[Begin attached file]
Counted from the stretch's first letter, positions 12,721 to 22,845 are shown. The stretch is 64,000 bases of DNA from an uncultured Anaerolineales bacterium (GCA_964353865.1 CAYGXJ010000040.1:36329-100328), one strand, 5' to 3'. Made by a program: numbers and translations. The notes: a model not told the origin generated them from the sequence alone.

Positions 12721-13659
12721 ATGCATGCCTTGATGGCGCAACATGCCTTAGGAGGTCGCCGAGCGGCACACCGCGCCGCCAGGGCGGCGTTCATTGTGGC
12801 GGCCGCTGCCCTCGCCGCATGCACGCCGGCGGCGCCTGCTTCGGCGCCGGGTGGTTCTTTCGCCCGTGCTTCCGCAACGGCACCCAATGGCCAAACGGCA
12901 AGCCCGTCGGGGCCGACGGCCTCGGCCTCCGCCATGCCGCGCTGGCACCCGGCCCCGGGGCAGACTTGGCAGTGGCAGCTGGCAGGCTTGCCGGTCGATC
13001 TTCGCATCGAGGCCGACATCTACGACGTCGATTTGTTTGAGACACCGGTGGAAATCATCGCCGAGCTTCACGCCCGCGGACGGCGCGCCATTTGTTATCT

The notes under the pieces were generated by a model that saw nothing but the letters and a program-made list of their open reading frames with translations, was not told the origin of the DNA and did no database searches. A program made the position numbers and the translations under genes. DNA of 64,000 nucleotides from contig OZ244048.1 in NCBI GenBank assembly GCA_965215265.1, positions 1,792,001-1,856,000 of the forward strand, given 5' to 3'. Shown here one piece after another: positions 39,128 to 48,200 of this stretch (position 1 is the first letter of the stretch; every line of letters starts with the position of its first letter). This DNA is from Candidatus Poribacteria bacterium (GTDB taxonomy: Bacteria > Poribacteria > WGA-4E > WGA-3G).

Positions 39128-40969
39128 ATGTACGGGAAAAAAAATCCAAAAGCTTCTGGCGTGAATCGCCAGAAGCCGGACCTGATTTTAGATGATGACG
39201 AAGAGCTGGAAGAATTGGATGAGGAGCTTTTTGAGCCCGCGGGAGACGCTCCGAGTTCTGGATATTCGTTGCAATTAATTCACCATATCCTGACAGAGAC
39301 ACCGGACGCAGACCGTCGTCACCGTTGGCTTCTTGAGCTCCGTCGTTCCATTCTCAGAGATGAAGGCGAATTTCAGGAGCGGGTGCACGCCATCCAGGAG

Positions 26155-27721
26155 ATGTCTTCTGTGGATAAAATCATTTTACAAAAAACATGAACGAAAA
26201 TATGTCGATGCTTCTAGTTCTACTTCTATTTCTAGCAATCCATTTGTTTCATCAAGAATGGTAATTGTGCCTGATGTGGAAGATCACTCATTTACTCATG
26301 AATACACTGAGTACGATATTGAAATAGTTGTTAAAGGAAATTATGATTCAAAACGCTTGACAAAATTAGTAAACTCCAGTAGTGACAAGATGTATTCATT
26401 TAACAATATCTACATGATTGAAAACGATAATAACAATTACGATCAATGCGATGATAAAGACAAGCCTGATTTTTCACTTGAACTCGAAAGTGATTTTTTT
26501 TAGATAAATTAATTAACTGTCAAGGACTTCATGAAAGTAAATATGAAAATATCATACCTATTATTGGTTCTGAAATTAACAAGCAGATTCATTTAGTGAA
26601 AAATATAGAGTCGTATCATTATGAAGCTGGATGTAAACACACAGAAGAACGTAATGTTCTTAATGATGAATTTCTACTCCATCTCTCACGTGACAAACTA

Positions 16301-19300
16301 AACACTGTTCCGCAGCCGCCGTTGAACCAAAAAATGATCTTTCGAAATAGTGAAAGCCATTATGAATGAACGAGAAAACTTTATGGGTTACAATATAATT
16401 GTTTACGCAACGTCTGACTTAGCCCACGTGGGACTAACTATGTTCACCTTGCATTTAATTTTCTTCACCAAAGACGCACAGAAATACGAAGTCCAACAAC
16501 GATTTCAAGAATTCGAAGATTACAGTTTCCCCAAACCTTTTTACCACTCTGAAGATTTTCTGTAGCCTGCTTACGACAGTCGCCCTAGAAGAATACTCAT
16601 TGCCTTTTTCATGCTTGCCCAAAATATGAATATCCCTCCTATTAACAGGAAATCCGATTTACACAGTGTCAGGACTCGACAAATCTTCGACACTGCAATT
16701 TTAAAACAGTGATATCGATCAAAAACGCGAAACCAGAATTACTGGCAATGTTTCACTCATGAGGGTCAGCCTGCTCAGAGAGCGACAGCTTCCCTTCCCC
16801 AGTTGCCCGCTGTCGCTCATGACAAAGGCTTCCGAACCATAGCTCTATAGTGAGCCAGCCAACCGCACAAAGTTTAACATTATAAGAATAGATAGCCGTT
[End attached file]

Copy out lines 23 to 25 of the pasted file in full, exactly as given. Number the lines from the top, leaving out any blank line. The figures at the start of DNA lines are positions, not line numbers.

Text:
16601 TGCCTTTTTCATGCTTGCCCAAAATATGAATATCCCTCCTATTAACAGGAAATCCGATTTACACAGTGTCAGGACTCGACAAATCTTCGACACTGCAATT
16701 TTAAAACAGTGATATCGATCAAAAACGCGAAACCAGAATTACTGGCAATGTTTCACTCATGAGGGTCAGCCTGCTCAGAGAGCGACAGCTTCCCTTCCCC
16801 AGTTGCCCGCTGTCGCTCATGACAAAGGCTTCCGAACCATAGCTCTATAGTGAGCCAGCCAACCGCACAAAGTTTAACATTATAAGAATAGATAGCCGTT